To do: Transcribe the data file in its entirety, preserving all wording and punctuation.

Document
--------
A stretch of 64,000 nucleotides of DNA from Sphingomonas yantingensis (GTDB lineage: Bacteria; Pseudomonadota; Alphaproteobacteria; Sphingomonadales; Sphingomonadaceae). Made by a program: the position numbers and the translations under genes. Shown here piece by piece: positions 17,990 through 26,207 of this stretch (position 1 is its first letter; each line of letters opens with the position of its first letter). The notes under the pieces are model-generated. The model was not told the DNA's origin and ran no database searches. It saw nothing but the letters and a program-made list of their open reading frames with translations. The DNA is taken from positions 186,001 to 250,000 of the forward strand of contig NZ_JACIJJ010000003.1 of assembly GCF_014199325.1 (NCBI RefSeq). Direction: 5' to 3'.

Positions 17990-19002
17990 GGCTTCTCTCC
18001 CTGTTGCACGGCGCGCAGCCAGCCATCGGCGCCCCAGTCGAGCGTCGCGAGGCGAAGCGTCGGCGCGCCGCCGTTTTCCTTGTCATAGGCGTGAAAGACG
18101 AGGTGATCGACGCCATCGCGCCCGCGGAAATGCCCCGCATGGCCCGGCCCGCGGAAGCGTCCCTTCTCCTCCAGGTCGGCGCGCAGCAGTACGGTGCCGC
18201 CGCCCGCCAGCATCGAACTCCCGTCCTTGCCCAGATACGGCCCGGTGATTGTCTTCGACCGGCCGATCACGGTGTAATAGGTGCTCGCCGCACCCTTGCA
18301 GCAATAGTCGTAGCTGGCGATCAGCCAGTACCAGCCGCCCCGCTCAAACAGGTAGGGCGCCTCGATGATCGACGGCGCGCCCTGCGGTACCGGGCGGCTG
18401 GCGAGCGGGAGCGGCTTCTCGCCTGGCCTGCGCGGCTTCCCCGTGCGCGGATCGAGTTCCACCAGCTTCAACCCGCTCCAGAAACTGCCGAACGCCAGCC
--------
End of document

A stretch of 64,000 nucleotides of DNA from Sphingomonas yantingensis (GTDB lineage: Bacteria; Pseudomonadota; Alphaproteobacteria; Sphingomonadales; Sphingomonadaceae). Made by a program: the position numbers and the translations under genes. Shown here piece by piece: positions 17,990 through 26,207 of this stretch (position 1 is its first letter; each line of letters opens with the position of its first letter). The notes under the pieces are model-generated. The model was not told the DNA's origin and ran no database searches. It saw nothing but the letters and a program-made list of their open reading frames with translations. The DNA is taken from positions 186,001 to 250,000 of the forward strand of contig NZ_JACIJJ010000003.1 of assembly GCF_014199325.1 (NCBI RefSeq). Direction: 5' to 3'.

Positions 17990-19002
17990 GGCTTCTCTCC
18001 CTGTTGCACGGCGCGCAGCCAGCCATCGGCGCCCCAGTCGAGCGTCGCGAGGCGAAGCGTCGGCGCGCCGCCGTTTTCCTTGTCATAGGCGTGAAAGACG
18101 AGGTGATCGACGCCATCGCGCCCGCGGAAATGCCCCGCATGGCCCGGCCCGCGGAAGCGTCCCTTCTCCTCCAGGTCGGCGCGCAGCAGTACGGTGCCGC
18201 CGCCCGCCAGCATCGAACTCCCGTCCTTGCCCAGATACGGCCCGGTGATTGTCTTCGACCGGCCGATCACGGTGTAATAGGTGCTCGCCGCACCCTTGCA
18301 GCAATAGTCGTAGCTGGCGATCAGCCAGTACCAGCCGCCCCGCTCAAACAGGTAGGGCGCCTCGATGATCGACGGCGCGCCCTGCGGTACCGGGCGGCTG
18401 GCGAGCGGGAGCGGCTTCTCGCCTGGCCTGCGCGGCTTCCCCGTGCGCGGATCGAGTTCCACCAGCTTCAACCCGCTCCAGAAACTGCCGAACGCCAGCC